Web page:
Dark Enlightenment

William B. Turner
2 min readApr 17, 2022
Chenrezig, The Buddha of Compassion

Here, I use “enlightenment” instead of “awakening” because the phrase “dark enlightenment” is droll and eye catching.

Have you heard of dark matter? It turns out that actual observations of objects and events in space make no sense to astronomers unless they posit the existence of a huge quantity of dark matter. It is dark in the most literal sense. It is matter in that it has mass, and thus gravitational effects, which is why we think it exists. It has its effects on the behavior of objects in the universe that we have no other explanation for.

But it is dark because it does not have any interaction with the electromagnetic spectrum, so it does not reflect or omit light. We cannot see it as a result.

This alone is interesting theoretical, scientific confirmation of the worldview that the Buddha articulated. Part of the problem we good materialists have with the idea that thought is what really matters in human life is that we cannot see our thoughts. We can see a hammer forcing a nail into a piece of wood. Brute, physical force is obvious and easy to perceive.

The effects of thoughts are actually quite obvious, but we tend not to think about them that way. A nation state is just a thought at some level, and the thought “the United States” clearly motivates a lot of people very strongly, but we choose, for no good reason, not to see that as an example of thought determining conduct.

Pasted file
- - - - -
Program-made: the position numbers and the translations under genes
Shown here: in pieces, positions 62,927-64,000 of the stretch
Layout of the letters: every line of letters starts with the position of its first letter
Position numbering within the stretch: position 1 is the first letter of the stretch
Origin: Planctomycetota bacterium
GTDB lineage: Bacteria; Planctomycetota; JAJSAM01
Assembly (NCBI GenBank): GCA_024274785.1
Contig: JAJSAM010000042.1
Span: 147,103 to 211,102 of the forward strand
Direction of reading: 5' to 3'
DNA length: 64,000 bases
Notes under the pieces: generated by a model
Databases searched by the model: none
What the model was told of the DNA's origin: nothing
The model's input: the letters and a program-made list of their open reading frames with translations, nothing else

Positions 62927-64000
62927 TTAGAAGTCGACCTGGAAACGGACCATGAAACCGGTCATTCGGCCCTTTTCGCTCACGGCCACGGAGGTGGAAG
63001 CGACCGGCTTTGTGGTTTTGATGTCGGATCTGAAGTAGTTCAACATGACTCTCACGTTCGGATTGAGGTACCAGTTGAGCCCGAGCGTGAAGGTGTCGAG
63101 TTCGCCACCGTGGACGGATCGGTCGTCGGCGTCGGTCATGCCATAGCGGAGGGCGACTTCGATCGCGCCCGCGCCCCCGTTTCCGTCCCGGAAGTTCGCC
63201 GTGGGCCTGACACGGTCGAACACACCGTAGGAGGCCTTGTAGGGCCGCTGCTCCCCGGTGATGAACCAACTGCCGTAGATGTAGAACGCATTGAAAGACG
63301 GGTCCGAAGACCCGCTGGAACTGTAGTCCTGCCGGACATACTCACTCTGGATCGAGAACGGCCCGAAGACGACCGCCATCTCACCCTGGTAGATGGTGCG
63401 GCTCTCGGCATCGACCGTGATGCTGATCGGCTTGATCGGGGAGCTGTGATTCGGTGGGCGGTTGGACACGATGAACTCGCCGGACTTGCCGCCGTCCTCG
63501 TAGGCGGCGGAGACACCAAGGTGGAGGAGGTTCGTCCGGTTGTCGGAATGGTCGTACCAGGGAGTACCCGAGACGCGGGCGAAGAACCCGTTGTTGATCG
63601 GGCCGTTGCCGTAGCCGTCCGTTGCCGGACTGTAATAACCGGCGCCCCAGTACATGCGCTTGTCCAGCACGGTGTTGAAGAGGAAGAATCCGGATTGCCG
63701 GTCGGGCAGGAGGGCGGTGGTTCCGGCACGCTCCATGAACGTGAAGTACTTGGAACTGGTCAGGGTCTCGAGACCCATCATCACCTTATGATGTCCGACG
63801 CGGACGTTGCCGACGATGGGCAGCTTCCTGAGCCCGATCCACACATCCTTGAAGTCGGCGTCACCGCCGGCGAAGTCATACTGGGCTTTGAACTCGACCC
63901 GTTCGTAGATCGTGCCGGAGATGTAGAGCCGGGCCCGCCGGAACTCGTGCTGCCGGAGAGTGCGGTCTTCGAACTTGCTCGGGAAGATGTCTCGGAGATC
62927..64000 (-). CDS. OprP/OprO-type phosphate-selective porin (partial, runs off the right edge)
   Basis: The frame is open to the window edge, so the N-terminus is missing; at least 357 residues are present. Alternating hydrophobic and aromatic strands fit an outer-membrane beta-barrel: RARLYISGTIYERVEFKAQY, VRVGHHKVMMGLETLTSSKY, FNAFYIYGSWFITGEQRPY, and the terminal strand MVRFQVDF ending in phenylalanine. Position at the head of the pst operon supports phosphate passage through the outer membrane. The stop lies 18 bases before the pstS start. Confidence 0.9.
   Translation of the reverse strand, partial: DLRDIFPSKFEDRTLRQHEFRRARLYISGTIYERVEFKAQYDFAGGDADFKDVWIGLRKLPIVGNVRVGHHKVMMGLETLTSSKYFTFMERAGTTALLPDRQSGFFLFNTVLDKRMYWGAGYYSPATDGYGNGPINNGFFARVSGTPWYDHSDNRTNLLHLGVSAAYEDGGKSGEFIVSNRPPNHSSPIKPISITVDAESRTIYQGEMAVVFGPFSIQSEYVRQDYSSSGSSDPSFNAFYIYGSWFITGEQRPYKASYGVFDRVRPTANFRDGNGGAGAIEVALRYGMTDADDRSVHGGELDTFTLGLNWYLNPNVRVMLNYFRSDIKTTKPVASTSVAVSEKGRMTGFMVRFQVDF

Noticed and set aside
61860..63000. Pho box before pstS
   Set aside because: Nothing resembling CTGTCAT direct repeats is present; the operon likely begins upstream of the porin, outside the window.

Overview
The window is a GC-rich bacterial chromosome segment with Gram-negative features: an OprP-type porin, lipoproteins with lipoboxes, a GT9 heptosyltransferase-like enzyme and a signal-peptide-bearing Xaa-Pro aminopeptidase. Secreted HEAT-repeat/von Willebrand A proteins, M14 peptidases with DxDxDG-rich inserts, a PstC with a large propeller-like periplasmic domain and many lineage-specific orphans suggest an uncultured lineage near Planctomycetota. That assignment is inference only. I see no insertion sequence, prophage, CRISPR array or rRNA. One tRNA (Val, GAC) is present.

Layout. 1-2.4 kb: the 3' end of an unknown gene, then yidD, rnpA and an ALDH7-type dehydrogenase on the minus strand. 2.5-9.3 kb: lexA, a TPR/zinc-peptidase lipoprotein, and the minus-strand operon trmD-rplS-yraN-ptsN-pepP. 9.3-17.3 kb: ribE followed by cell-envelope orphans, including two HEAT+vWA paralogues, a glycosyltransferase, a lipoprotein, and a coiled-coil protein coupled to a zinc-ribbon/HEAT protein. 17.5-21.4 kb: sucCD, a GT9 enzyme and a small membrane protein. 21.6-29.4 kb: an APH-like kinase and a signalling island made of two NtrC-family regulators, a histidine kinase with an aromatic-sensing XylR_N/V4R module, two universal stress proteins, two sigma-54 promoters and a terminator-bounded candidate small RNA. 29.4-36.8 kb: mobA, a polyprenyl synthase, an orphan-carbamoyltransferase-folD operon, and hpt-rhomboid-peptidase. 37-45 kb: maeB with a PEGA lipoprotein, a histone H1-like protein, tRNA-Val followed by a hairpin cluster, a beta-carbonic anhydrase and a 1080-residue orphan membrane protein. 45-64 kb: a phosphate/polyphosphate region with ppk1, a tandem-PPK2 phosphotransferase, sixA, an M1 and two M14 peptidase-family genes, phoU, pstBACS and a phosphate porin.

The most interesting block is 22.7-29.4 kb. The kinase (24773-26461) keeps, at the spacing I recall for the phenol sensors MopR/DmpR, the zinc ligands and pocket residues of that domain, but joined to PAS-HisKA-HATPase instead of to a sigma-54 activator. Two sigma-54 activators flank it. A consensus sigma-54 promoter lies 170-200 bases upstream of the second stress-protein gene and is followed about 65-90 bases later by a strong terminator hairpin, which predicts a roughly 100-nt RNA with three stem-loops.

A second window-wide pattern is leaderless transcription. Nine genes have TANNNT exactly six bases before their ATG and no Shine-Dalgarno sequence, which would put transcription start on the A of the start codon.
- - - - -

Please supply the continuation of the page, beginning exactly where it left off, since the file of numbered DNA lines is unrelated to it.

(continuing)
It is not necessary to suggest that our thoughts consist of dark matter, which seems highly implausible. Because dark matter only interacts with gravity, it passes through our bodies without our noticing it. Dark matter is not a good candidate for a substance that affects human behavior.

For the analogy to the Buddhist worldview to work, it is only necessary to recognize that a substance we cannot see has a huge impact on our universe. Visibility is not necessary to the power to determine events or the behavior of solid objects.

Again, I like my beliefs to comport well with the world we observe when we look collectively through the practice we are pleased to call “science.” An important reason why I cannot be Christian.

I’d like to enlighten everyone. You can help with that project by donating what of your wealth you can afford to part with here. I offer my endless gratitude to everyone who has already donated.

--

--